In 2008, the Millennium Ecosystem Assessment reported that 60% of the world’s environmental services are in a state of degradation. Of the various causes, deforestation is one of the most alarming and glaring. Curbing deforestation poses a serious challenge in developing countries where its drivers are closely linked to economic development; forests are cut down to develop new urban areas and industrial centres, for timber, energy, cash crops, and for livestock raising. For countries to develop truly green economies, they must preserve their forests and, in many cases, restore areas already lost. Over the last few decades developing regions have started working towards this goal. The market mechanism of choice in Latin America has been payments for environmental services (PES), which boasts success stories from countries such as Brazil, Costa Rica and Mexico where reforestation rates have risen remarkably in recent years. By analysing these experiences, this Brief identifies key enabling factors behind the success of PES in Latin America and provides a set of recommendations for PES design and implementation that will be useful for other regions interested in developing their own programmes.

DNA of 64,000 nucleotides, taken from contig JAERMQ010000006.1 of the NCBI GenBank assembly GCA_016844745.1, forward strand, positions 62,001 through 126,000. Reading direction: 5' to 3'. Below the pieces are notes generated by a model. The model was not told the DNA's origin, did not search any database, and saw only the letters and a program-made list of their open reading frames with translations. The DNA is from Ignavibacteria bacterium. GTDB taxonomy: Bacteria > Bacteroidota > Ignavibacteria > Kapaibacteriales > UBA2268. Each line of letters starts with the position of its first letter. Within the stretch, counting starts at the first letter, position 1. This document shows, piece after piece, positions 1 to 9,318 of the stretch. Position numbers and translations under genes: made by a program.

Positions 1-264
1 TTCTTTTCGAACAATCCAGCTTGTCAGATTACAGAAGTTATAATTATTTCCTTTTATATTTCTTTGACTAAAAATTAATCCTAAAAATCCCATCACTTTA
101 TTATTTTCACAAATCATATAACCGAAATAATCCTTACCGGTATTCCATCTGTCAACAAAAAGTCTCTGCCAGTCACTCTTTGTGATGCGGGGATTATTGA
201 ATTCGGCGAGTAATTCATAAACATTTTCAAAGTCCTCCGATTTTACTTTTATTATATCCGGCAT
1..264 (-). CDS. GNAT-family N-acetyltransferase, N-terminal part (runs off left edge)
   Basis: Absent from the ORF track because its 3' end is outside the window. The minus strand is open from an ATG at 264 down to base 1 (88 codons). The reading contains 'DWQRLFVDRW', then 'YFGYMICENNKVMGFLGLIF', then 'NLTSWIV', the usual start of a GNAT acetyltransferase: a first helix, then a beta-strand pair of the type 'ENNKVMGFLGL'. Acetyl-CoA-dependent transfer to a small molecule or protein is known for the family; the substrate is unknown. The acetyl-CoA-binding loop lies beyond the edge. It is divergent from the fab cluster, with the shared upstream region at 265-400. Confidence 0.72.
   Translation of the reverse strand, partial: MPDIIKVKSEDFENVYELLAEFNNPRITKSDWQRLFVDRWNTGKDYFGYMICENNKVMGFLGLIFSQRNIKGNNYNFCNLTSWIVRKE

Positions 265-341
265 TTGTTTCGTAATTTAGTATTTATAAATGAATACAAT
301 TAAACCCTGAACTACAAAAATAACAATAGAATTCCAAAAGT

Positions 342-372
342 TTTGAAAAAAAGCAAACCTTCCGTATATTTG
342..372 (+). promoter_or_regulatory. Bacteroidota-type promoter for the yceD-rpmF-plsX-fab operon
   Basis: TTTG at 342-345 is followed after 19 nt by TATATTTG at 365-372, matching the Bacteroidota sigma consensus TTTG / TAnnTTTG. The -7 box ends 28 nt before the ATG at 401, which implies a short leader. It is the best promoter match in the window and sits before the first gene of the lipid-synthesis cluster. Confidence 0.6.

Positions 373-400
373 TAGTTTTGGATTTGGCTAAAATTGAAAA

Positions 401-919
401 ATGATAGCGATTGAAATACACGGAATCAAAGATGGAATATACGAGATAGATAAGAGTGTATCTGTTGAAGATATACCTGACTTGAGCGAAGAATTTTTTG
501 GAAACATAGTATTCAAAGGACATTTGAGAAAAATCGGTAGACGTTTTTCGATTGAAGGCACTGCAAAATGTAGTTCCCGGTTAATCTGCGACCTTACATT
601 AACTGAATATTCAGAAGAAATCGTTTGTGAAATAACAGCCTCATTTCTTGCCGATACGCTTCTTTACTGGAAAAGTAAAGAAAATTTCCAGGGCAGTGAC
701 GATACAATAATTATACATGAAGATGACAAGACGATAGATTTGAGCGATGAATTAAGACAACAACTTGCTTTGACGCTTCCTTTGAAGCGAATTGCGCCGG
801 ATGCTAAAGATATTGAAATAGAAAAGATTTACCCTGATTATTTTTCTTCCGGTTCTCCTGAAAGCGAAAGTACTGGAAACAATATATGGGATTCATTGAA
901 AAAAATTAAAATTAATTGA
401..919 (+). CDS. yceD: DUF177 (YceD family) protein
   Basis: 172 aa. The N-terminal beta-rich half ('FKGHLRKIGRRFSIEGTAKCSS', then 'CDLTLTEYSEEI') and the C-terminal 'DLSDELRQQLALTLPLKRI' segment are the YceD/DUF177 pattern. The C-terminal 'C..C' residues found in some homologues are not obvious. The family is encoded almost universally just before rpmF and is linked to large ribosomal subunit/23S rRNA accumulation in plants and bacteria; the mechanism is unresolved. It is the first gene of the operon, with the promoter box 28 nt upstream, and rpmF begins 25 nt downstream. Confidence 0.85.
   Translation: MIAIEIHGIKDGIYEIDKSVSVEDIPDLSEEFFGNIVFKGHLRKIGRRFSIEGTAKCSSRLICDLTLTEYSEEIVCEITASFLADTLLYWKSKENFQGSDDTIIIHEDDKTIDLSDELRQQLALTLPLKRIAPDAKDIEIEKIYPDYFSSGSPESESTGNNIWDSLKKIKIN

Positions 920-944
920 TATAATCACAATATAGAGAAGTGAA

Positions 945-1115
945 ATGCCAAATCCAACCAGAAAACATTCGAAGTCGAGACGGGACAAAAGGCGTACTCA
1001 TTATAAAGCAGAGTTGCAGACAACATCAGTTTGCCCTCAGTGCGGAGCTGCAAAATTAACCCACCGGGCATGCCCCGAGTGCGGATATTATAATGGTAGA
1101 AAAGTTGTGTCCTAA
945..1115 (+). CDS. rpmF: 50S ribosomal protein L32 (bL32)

Long-term programme financing and competitive payment for
environmental service providers are two core prerequisites for
launching a PES programme.
Strong political commitment, institutional support and local ownership
were key characteristics of successful, enduring PES programmes in
Real results are achieved when participating communities create a
local economy based on forest preservation and sustainable use of
ecosystems, replacing previously unsustainable practices.
Local-level institutionalisation of PES programmes should be promoted
whenever possible, cultivating a grassroots culture of conservation
and administrative capacity in communities on the front lines of
ELLA. ELLA Policy Brief: Payments for Environmental Services: A Market Mechanism Protecting Latin America&#8217;s Forests. ELLA, Practical Action Consulting, Lima, Peru (2014) 14 pp.